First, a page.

A FORMER auction mart site in Thornhill which lay derelict for more than 20 years will be converted into stables the public can use.
Businesswoman Sharon Tait has taken over the former auction mart and has begun work transforming the site into commercial livery stables, featuring an outdoor riding area, flood lights and car park.
Despite opposition from 12 nearby residents, she was granted retrospective planning permission last week by Dumfries and Galloway Council.
Addressing members of the council’s planning committee, Mrs Tait said: “It was my lifelong dream and retirement business venture to build a livery yard comprising of stables and an outdoor riding arena.
“The land in question is the eight-acre old market, which was derelict for over 20 years, and the new shed has been built on an identical footprint of the shed that stood for in excess of 50 years before it fell into disrepair.
“I’ve been the only person brave enough to take on this mammoth project, including turning a derelict building and eyesore into a sustainable development for use by both my family and the wider community.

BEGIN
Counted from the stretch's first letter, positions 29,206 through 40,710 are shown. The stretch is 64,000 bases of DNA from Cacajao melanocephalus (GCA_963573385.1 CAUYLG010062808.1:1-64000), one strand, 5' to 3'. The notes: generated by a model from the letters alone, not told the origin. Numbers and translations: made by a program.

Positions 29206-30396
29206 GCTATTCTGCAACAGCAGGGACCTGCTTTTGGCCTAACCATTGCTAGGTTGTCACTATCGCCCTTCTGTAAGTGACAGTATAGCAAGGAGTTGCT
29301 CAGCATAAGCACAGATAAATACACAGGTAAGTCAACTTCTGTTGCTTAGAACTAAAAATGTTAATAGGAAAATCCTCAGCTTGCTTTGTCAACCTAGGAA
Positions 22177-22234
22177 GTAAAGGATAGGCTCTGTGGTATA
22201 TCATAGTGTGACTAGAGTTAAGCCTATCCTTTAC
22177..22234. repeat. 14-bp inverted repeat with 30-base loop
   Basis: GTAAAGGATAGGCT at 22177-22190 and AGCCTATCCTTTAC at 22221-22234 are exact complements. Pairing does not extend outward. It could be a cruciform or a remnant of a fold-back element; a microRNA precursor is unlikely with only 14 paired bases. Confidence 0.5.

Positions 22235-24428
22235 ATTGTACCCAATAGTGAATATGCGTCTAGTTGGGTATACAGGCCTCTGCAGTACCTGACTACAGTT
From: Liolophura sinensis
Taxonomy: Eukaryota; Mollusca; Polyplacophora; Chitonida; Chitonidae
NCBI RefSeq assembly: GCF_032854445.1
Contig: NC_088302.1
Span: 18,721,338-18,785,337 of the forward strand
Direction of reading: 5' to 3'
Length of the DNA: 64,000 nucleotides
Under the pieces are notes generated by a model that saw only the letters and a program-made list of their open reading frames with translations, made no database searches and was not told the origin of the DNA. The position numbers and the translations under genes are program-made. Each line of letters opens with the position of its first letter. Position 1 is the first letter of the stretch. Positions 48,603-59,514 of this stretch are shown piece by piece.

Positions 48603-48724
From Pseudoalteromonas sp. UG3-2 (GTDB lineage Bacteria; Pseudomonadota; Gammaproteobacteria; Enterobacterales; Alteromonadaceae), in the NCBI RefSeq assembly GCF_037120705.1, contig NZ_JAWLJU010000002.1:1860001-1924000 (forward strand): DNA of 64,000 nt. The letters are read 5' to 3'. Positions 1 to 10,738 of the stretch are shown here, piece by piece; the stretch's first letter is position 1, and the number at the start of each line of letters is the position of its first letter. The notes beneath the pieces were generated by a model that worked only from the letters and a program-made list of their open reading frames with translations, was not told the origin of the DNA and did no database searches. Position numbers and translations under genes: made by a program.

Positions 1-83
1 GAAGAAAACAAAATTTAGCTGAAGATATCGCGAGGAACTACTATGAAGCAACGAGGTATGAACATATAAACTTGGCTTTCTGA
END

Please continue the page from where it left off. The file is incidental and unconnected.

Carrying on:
“I’m hoping it will enhance local employability and in the short term I hope to recruit at least one member of staff.
“I also have local businesses identified for feeding supply and repairs.”
She added: “My proposed business will afford local children within the village of Thornhill the opportunity to own a pony and develop a number of life skills.
“I’ve recently completed a diploma in equine management to allow me to have the theoretical skills to allow the yard to run to its full potential.
“This would be the only livery yard available to hire in the area, with others being located in Sanquhar and Dumfries.”
Local residents, whose properties overlook the site, submitted letters of objection which were read out at the planning committee.
Resident Greg Parker wrote: “As residents, we have no problem with stables – but you can help by making this unacceptable plan more acceptable.”
He complained the new stables building is higher and wider than the previous one, which had fallen into disrepair and was demolished.
Mr Parker also insisted that proper screening with trees and a landscaping and maintenance plan should be required.
The applicant stated she had bought 600 trees for screening, 200 of which have already been planted, along with hedging. She also vowed to consult with a lighting specialist to ensure “minimal light spill” for neighbouring properties.
Councillors unanimously approved the bid, subject to conditions, which included ensuring that off-street parking and turning areas have been formed before the stables business begins operating.